The skies started clearing yesterday and the temperature plummeted. I’d been thinking earlier this week how much I’d been missing the sun. We had an exceptionally warm and snowy November with temperatures ten degrees above normal and over ten inches more snow than normal. Our normal winter weather consists of clear skies which is great since our days are so short.
Of course without the cloud cover any heat trapped near the surface rises up and the temperatures drop. Yesterday the temperature dropped throughout the day and bottomed out at -22 F as measured at the bottom of our road on my way home late last night.
It had not warmed up this morning but it also had not gotten any colder which I was grateful for. By lunchtime it was still hovering from -15 to -20 F. I did contemplate not going for a walk, but again, it was the first sunny day we’ve had in a while and with our very short days, I’ve found that it is important for my mental health to get out and enjoy it whenever I can.
I got to work early today and was not leaving till late so decided to take a bit of an extended lunch. I first headed over to see the ducks on the Chena river behind the Carlson center. At these temperatures they are not very happy. Many have feathers crusted in ice, some have beaks coated in ice, and almost all huddle together on the water waiting for their daily meal of food.
I’ve been in a debate on facebook after posting some pictures of the ducks yesterday and commenting on how they suffer. The ducks should not be in Fairbanks during the winter. The only reason they are is that people feed them in the summer and fall and there is an open stretch of water below the warm water discharge from the power plant that they hang out in and does not freeze.
During the winter there is a nonprofit group that has taken it upon themselves to feed the birds and get them through till spring. Technically it is illegal to feed wild animals, but the state seems to turn a blind eye in this instance. Personally I feel the ducks should not be fed and allowed to die out. While this may seem cruel, I don’t think it is as cruel as perpetuating a population that has to suffer through the extreme cold we have.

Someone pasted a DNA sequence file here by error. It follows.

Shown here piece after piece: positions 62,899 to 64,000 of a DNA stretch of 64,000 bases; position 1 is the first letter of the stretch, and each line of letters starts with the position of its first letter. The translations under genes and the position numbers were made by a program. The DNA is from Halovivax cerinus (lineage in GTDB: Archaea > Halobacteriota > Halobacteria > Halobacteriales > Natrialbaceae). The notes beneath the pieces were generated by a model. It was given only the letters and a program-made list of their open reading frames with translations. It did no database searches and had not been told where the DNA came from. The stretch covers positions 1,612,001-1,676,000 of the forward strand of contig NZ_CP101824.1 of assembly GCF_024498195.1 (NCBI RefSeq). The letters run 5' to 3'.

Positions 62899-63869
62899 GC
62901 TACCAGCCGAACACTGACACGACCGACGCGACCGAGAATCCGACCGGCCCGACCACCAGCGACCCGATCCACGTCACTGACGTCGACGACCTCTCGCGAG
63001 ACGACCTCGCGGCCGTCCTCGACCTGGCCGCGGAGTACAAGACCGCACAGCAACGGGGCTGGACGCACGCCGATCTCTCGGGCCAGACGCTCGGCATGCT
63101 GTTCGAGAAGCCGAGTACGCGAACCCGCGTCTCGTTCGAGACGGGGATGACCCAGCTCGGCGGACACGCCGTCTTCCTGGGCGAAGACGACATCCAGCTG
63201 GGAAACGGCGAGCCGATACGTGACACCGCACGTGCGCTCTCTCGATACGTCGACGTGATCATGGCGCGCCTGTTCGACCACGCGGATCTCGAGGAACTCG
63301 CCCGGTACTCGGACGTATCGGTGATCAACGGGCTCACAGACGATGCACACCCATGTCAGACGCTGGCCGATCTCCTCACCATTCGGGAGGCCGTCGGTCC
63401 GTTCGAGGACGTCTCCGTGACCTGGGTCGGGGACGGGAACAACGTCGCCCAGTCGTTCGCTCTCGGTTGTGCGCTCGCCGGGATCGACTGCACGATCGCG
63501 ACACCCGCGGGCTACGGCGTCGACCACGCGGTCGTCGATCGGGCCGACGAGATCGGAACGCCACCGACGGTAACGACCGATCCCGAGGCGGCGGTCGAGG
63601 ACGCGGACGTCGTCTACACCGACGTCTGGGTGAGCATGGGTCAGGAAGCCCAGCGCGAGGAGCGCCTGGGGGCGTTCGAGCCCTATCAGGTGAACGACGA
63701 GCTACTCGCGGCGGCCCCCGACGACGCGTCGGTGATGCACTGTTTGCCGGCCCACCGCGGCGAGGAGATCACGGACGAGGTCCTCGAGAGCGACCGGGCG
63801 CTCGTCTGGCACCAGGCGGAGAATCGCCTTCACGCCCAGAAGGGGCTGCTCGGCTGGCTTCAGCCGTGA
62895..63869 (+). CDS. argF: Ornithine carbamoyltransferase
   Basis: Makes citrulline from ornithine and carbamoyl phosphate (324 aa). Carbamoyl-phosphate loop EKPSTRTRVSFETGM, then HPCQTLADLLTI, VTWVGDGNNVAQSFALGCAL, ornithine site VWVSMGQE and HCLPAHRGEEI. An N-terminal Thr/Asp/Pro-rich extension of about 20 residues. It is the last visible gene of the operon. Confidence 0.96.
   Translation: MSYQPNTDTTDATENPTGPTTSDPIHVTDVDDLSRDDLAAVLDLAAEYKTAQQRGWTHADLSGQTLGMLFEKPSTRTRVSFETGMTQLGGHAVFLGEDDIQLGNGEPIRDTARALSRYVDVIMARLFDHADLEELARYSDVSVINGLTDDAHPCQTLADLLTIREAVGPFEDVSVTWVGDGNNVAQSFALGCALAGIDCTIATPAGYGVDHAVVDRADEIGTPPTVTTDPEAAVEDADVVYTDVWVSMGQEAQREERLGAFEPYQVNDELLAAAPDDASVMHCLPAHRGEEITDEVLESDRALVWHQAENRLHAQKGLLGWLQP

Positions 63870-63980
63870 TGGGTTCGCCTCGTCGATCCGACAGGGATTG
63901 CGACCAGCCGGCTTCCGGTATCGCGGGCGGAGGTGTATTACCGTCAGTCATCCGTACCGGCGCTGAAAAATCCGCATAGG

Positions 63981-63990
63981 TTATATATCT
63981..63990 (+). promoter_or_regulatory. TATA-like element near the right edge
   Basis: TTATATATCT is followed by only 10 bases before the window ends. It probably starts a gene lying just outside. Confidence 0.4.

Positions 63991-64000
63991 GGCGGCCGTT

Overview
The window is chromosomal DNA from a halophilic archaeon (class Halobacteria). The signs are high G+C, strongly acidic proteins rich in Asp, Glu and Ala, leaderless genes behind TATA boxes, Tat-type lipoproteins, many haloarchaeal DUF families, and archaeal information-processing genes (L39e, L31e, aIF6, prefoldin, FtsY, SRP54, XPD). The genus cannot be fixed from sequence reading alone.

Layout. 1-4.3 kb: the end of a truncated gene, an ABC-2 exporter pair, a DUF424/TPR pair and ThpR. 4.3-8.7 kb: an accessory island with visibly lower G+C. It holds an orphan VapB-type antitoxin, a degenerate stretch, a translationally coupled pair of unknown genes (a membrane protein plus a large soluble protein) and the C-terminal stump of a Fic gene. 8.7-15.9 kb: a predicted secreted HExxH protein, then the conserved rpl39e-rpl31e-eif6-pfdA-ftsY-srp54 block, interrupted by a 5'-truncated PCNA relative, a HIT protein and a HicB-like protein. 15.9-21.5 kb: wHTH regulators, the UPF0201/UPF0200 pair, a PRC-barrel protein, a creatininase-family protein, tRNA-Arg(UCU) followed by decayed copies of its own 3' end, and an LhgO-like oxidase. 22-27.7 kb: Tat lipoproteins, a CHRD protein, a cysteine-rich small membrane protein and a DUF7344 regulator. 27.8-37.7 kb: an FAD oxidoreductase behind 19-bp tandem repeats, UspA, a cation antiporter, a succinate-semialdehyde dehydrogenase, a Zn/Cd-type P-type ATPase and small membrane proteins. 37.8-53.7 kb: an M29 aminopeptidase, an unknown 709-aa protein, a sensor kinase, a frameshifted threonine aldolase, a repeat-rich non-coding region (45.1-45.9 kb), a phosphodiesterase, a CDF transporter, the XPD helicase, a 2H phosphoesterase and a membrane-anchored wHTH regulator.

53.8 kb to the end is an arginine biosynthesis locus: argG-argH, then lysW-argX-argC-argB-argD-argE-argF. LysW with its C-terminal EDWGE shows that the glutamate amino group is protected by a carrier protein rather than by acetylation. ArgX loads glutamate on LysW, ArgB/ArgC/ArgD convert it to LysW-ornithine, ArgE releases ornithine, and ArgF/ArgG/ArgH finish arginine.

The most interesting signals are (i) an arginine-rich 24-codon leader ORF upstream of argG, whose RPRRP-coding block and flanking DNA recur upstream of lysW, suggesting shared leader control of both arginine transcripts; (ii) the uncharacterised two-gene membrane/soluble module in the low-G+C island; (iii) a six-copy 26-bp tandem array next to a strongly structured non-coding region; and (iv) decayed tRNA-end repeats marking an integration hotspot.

I’ve had several people comment that the ducks can take it, or that they would just migrate if they were not fed. To each I have said no. The ducks do suffer, I see birds with frostbite, I see the coating of ice, I see the lethargy, I see the desperation when food is give. And as for migrating… migrating to where? At this time of the year there is no where to go. I do not believe they could fly fast enough or far enough to escape the cold before running out of food. The open water they live on in Fairbanks is artificial and by this point in the winter rivers and lakes in the interior of Alaska with the exception of the occasional small lead are frozen over.
I watched the ducks for awhile and then headed over to the community gardens. With the gate to the park and parking lot closed, the area is little used. Snowmachines travel through and a few intrepid walkers, but otherwise it is quiet and peaceful.
After parking I watched a small group of ravens resting in the trees at the entrance to the park and then walked down to the river and watched the sun still low on the horizon shining through a plume of fog rising from one of the only open spots on this stretch of river.
I walked along the riverbank till reaching the community gardens where I took the path between the gardens and the snow dump. Looking further up the path I spotted a moose. During the summer moose stay clear of the area because of all the people, but during the winter they often pass through; I’ve seen their tracks in previous winters. On a couple of occasions when trees have fallen on the garden fence moose have ventured in to munch on the garden remnants and come spring their droppings can be found all over.
Today I approached slowly and the moose mostly ignored me. I managed to get fairly close before it ambled off into the trees on a path. I chose a path that ran parallel for a while before converging and managed to stay close to the moose. It was fairly tolerant of me but even so I was cautious and made sure that I did not get too close.
I saw a video the other day of a moose running full speed through snow twice as deep as the snow today. The moose in the video was not even slowed down by the snow and there would be no way I’d be able to outrun it if it became aggressive.
Maybe you don’t think of moose being aggressive, but there was very recently a man in Fairbanks who was severely hurt when he had an encounter with a moose.
Although bears are probably what most people fear when they think of the Alaskan wilderness, it is moose that I worry about more.
After watching the moose I headed back to the truck and to work. It was cold out today, but I’d dressed well for it and as long as I kept moving I stayed plenty warm.